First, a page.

Workplace Violence


    Appendix A: Written Safety and Health Program
    Appendix B: Accident Investigation Forms (Revised)
    Appendix C: Causal Analysis Worksheets
    Appendix D: OSHA Safety and Health Training Requirements
    Appendix E: OSHA Regional Offices and State Plan Offices
    Appendix F: Sample Glove Selection Charts
    Appendix G: Occupational Safety and Health Resources and Information Sources


    For 30 years Dr. Charles D. Reese has been involved with occupational safety and health as an educator, manager, or consultant. In Dr. Reese’s early beginnings in occupational safety and health, he held the position of industrial hygienist at the National Mine Health and Safety Academy. He later assumed the responsibility of manager for the nation’s occupational trauma research initiative at the National Institute for Occupational Safety and Health’s (NIOSH) Division of Safety Research. Dr. Reese has had an integral part in trying to assure that workplace safety and health is provided for all those within the workplace. As the managing director for the Laborers’ Health and Safety Fund of North America, his responsibilities were aimed at protecting the 650,000 members of the laborers’ union in the United States and Canada.

    He has developed many occupational safety and health training programs, which run the gamut from radioactive waste remediation to confined space entry. Dr. Reese has written numerous articles, pamphlets, and books on related safety and health issues.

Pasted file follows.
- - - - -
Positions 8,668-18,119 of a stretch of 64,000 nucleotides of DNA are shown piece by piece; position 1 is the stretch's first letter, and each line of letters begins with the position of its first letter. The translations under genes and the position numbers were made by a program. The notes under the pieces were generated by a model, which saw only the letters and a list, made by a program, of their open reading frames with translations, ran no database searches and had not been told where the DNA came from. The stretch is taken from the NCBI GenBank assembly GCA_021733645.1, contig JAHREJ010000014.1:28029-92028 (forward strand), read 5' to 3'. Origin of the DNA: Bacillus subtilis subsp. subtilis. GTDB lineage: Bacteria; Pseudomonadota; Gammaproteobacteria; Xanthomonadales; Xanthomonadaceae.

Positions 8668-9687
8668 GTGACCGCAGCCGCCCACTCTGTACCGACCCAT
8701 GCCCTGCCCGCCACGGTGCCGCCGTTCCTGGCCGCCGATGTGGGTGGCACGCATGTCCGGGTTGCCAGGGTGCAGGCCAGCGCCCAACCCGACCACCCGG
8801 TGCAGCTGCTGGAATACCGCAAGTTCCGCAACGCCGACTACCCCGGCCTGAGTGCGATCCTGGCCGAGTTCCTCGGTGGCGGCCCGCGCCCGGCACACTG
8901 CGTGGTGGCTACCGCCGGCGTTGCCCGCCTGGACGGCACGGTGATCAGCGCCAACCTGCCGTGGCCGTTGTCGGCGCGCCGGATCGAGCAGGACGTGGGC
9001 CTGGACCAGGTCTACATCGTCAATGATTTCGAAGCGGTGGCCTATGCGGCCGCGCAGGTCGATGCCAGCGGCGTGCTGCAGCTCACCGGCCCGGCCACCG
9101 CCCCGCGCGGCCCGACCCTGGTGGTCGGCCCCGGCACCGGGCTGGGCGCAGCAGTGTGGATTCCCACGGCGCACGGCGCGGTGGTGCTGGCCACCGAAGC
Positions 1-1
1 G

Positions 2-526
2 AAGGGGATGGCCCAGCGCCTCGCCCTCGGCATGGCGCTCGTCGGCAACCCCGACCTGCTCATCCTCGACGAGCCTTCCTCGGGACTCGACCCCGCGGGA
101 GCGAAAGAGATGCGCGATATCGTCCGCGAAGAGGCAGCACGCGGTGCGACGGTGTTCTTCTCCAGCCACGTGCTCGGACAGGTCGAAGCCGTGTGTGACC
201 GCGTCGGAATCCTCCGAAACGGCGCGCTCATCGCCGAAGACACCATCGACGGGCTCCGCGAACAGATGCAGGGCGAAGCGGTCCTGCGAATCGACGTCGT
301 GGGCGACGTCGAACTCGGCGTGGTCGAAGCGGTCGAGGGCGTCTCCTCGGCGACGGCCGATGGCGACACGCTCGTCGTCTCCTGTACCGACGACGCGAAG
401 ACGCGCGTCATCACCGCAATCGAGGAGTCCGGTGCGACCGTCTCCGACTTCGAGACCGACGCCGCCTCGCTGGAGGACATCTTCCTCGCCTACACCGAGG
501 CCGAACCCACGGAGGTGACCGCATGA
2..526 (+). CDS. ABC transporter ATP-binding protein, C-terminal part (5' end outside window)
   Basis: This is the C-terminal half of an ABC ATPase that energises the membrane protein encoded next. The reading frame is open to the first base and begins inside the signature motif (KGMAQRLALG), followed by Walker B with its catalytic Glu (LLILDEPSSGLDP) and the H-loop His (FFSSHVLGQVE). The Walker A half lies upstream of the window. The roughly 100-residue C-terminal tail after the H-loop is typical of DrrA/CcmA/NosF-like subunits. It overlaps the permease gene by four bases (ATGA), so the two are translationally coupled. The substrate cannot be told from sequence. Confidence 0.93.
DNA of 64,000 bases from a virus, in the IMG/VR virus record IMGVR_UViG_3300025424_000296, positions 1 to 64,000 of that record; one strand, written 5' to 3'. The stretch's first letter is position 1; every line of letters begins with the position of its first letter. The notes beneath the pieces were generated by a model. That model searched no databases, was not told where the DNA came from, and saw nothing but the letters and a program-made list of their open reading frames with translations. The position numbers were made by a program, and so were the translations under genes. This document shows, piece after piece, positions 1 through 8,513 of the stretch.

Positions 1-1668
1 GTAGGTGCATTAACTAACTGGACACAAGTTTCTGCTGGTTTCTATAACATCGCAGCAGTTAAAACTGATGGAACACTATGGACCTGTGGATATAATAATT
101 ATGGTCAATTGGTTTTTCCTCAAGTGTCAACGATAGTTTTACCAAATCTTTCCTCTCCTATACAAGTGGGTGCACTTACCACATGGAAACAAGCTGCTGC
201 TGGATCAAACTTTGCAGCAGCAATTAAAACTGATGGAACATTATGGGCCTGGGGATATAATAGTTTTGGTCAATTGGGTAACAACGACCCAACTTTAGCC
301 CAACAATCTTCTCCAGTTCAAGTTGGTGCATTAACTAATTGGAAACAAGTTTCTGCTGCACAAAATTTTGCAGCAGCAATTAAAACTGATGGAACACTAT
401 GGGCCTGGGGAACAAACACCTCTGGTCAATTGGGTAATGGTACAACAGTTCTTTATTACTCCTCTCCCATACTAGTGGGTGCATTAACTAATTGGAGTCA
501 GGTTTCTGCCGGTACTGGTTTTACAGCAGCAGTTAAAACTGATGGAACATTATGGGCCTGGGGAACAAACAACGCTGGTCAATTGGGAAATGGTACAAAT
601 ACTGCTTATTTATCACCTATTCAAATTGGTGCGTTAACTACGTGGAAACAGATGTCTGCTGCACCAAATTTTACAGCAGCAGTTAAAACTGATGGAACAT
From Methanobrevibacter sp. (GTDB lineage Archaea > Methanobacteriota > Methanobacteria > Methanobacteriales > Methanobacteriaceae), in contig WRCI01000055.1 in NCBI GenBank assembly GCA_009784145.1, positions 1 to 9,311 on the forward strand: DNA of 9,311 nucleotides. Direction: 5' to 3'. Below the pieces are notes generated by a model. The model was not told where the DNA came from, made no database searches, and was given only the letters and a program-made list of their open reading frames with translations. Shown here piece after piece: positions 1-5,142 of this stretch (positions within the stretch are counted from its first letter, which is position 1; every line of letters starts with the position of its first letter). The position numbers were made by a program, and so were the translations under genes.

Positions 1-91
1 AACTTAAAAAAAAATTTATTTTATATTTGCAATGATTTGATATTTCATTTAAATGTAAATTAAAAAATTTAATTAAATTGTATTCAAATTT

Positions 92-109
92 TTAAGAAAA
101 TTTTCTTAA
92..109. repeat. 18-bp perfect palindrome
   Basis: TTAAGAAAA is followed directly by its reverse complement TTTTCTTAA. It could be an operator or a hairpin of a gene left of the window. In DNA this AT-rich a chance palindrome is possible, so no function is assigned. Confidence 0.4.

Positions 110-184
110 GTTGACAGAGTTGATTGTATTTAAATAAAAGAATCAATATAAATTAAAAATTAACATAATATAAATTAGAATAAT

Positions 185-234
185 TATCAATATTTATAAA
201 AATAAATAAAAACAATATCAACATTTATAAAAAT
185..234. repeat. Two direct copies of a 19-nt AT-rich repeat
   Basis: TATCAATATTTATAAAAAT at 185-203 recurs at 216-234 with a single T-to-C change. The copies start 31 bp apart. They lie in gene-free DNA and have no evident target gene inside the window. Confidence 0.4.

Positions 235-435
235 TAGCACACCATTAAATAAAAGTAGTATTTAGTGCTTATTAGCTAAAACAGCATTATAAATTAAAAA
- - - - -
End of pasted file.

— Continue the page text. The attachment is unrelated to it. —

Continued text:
Dr. Reese, Professor Emeritus, was a member of the graduate and undergraduate faculty at the University of Connecticut, where he taught courses on OSHA regulations, safety and health management, accident prevention techniques, industrial hygiene, ergonomics, and environmental trends and issues. As professor of environmental /occupational safety and health, he coordinated the bulk of the environmental, safety and health efforts at the University of Connecticut. He is called upon to consult with industry on safety and health issues and is often asked for expert consultation in legal cases.

    Dr. Reese also is the principal author of the:

    Handbook of OSHA Construction Safety and Health (Second Edition),
    Material Handling Systems: Designing for Safety and Health,
    Annotated Dictionary of Construction Safety and Health,
    Occupational Health and Safety Management: A Practical Approach (Second Edition),
    Office Building Safety and Health
    Accident/Incident Prevention Techniques (Second Edition),
    The Four Volume Set Entitled: Handbook of Safety and Health for the Service Industry:
    Volume 1: Industrial Safety and Health for Goods and Materials Services
    Volume 2: Industrial Safety and Health for Infrastructure Services
    Volume 3: Industrial Safety and Health for Administrative Services
    Volume 4: Industrial Safety and Health for People Oriented Services

    "… a valuable reference for anyone responsible for workplace safety … Everything any employer might need to create and administer a complete workplace safety program is here in one volume. …"